Silent Dangers of PCB's (PolyChlorinated Biphenyls)

PolyChlorinated Biphenyls

PCB's (PolyChlorinated Biphenyls) are another, obsolete building material that can create both health and financial risks. Like lead based paint this construction component was also banned in the USA in 1978. Asbestos was banned 4 years earlier in 1974.

Due to the fact that PCB’s don’t easily degrade or break down made them a popular ingredient and was predominately used in numerous construction materials for industrial use. Even though the USA banned the materials decades ago, it is still widely used worldwide and continues to expose many to its harmful environmental effects.

Like other outdated hazardous building materials such as asbestos and lead-based paint, PCB’s are still in place and unfortunately there is no way to practically remove them all. If not properly controlled they will subject many to far reaching and damaging health effects along with financial liabilities.

This is especially concerning in schools, hospitals and other public buildings where the risk of health and financial exposer is greater than in other typical buildings. The more people are educated about the concerns of exposure the greater the chance of avoiding and mitigating that exposure.

The first thing to know is that PCB’s come in both solid and liquid forms and need to be dealt with differently.

For this discussion, we are looking at the solid form of PCB’s and how there is a simple and safe way to control them to avoid exposure.

I’ve personally been on projects where the coatings on a building contained all three solid hazardous materials, PCB’s, Asbestos and Lead-Based Paint. The release of these toxic materials become more likely over time with those materials breaking down after attack from weather, UV (ultra violet) rays, building movement due to vibration, expansion and contraction along with other environmental factors such as acid rain, chemical air pollution, etc.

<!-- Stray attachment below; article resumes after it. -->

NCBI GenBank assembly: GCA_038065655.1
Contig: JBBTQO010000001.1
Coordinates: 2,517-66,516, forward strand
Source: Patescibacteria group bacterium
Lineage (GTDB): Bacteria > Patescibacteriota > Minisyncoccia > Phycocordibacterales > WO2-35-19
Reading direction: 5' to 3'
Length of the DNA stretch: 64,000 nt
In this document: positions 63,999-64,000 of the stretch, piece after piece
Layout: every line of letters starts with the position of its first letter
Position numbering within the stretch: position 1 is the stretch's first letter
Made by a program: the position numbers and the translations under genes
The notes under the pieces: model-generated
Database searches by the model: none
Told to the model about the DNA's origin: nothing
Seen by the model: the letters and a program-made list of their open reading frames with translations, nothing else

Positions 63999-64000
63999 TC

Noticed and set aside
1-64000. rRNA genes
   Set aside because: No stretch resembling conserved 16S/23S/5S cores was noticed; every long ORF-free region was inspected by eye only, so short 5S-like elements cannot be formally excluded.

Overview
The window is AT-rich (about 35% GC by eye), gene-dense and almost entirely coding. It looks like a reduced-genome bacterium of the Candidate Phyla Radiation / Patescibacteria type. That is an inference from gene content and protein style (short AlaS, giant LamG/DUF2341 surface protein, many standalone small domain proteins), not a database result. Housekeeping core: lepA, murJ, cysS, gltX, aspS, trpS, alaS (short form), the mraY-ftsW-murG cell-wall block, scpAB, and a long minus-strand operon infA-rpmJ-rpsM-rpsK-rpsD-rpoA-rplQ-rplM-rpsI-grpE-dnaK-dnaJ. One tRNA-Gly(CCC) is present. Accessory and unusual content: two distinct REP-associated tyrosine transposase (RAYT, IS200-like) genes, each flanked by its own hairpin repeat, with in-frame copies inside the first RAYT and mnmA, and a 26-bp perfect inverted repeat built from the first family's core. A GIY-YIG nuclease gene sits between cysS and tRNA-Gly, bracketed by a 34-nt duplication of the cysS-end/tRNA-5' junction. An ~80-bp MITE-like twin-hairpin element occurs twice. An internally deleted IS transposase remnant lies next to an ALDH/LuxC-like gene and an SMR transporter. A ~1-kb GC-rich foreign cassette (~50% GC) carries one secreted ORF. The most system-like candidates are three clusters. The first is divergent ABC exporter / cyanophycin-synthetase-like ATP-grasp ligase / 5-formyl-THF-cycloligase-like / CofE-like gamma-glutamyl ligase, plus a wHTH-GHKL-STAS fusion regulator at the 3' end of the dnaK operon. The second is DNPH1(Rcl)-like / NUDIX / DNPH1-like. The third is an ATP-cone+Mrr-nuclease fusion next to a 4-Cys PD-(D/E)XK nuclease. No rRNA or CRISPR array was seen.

The first step is to identify the offending material and then contain it. This can be accomplished by covering and sealing it in place with a simple and hopefully green coating. Although any coating will seal it in, only a sustainable, industrial coating with specific characteristics that is designed and tested for that use should be implemented. Only a proven, quality coating should be used to in-place manage hazardous materials, guaranteeing that those materials are properly controlled and can help prevent potential harmful exposure.

Your Last Coat

When using coatings to deal with the containment and in place management of hazardous materials only superior coatings that have been tested and demonstrated to hold up in extreme, exterior situations should be considered. Also a coating that is designed to last long term – at least 20 years.

To learn more about the simple fix with an easily applied industrial coating that can work to instantly stop immediate exposure and help prevent future subjection to solid hazardous materials contact me here at: https://encasementguy.com/ask-encasement-guy or go to: www.encasement.com

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